This program prepares you to be an Automotive Service Technician who ensures vehicles are safe and operate properly.
In this program, you get the knowledge and skills related to the service and repair of the mechanical and electrical systems of automobiles and light trucks. You learn how to use electrical meters, hand tools, power tools and shop equipment. You also have the opportunity to apply your skills with a work term.
If you have a strong mechanical aptitude, problem-solving skills and strong oral and written communication skills, this program provides the training you need to succeed as a technician. You gain a working knowledge of automotive shop safety, vehicle and engine systems and basic oxygen/acetylene metal inert gas welding, along with an understanding of automotive maintenance, inspection and body adjustment.
- Field experience (work placement) is a mandatory credit course completed at the end of your program. It provides you with the opportunity to apply your knowledge and skills outside of the classroom.
- Opportunities are typically unpaid and last approximately 5 weeks.
- Transportation, accommodations and other costs related to work placements are your responsibility.
- For more information visit Work Experience Opportunities
- This program is available for part-time study. You complete your program through a combination of online and in-class courses (some courses are delivered 100% online). In-class courses are held at Akerley Campus. No additional campus locations are available for part-time study.
- When applying for part-time study, you must meet all the admission requirements.
- Once admitted, you’re referred to a campus for course selection.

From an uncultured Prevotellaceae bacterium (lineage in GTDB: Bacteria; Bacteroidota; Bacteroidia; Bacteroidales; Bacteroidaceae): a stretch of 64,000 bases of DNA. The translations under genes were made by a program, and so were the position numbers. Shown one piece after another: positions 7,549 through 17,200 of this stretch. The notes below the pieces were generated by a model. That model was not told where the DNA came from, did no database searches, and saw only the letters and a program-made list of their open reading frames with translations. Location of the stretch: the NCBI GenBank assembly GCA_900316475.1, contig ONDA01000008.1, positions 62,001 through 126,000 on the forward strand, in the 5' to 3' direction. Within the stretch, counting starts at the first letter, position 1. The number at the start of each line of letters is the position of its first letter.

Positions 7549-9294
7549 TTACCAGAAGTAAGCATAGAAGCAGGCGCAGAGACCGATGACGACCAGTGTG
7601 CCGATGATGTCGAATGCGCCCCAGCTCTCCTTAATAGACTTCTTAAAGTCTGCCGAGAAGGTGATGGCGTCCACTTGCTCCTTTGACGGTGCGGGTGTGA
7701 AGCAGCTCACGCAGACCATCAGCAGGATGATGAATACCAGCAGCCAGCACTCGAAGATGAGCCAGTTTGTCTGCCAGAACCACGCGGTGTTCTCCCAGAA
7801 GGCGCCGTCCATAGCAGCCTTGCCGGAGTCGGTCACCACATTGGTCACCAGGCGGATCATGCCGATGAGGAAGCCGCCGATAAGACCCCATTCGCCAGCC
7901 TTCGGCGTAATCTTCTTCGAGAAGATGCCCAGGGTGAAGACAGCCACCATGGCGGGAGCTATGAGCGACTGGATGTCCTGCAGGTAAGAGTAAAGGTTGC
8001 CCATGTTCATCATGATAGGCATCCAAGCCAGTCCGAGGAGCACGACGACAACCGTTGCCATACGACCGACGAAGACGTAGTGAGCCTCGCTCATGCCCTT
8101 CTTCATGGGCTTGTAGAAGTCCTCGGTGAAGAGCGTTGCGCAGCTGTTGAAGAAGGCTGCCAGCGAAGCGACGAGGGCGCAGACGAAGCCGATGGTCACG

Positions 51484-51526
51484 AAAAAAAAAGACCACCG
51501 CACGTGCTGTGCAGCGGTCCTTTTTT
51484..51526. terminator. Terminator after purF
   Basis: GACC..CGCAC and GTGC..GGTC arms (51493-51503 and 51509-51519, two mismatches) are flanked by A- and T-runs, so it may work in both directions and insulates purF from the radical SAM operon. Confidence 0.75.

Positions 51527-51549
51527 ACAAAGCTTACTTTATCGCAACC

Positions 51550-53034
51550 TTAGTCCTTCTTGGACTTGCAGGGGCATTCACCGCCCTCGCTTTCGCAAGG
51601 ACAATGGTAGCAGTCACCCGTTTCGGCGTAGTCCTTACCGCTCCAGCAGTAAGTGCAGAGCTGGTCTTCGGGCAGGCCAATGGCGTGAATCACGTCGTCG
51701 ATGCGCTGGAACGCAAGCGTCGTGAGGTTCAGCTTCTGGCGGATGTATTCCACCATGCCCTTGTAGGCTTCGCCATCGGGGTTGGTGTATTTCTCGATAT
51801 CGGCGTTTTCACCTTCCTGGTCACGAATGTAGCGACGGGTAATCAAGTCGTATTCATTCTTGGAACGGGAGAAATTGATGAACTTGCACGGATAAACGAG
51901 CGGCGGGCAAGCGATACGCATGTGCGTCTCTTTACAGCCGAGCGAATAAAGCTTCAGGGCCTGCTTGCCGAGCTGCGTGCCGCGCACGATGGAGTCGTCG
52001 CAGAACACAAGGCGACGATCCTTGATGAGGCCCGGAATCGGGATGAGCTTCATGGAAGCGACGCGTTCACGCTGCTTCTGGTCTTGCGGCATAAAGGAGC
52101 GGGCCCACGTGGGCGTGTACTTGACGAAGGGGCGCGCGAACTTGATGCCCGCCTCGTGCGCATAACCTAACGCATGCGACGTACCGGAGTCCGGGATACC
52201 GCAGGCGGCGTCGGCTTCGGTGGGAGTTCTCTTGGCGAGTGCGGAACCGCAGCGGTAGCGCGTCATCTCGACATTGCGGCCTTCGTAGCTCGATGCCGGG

- The time to complete the program through part-time study is two years.
- Tuition for part-time study is calculated on a per-course basis and is paid at the beginning of each term.
- This program is a first step toward certification in the Automotive Service Technician trade. To become certified, you must register as an apprentice with Nova Scotia Apprenticeship Agency (NSAA). Once registered, you can transfer credit from this program toward your apprenticeship.
- This program covers many aspects of motor vehicle repair. You’re trained in the fundamentals of automotive shops skills and gain a basic understanding of how vehicle systems work. There will be opportunities to work on vehicles with specialized tools, plus an opportunity to gain work experience with an industry partner.
- A minimum of a Class 5 Drivers Licence and the ability to drive a manual transmission vehicle is required for employment.
- If you’re chemically sensitive, it’s important to note that chemicals (petroleum products) and lubricants are commonly used in the Automotive Service Technician trade.
- Certification with a Red Seal – Automotive Service Technician is a designated trade in Nova Scotia. Graduates who complete an apprenticeship program in this trade are eligible to write the provincial certification exam, receive their certification and Red Seal. The Red Seal allows certified tradespersons to practise the trade in any province or territory in Canada – where the trade is designated – without having to write further examinations.
- You require a Certificate of Qualification issued by the NSAA to legally work in the Automotive Service Technician trade in Nova Scotia.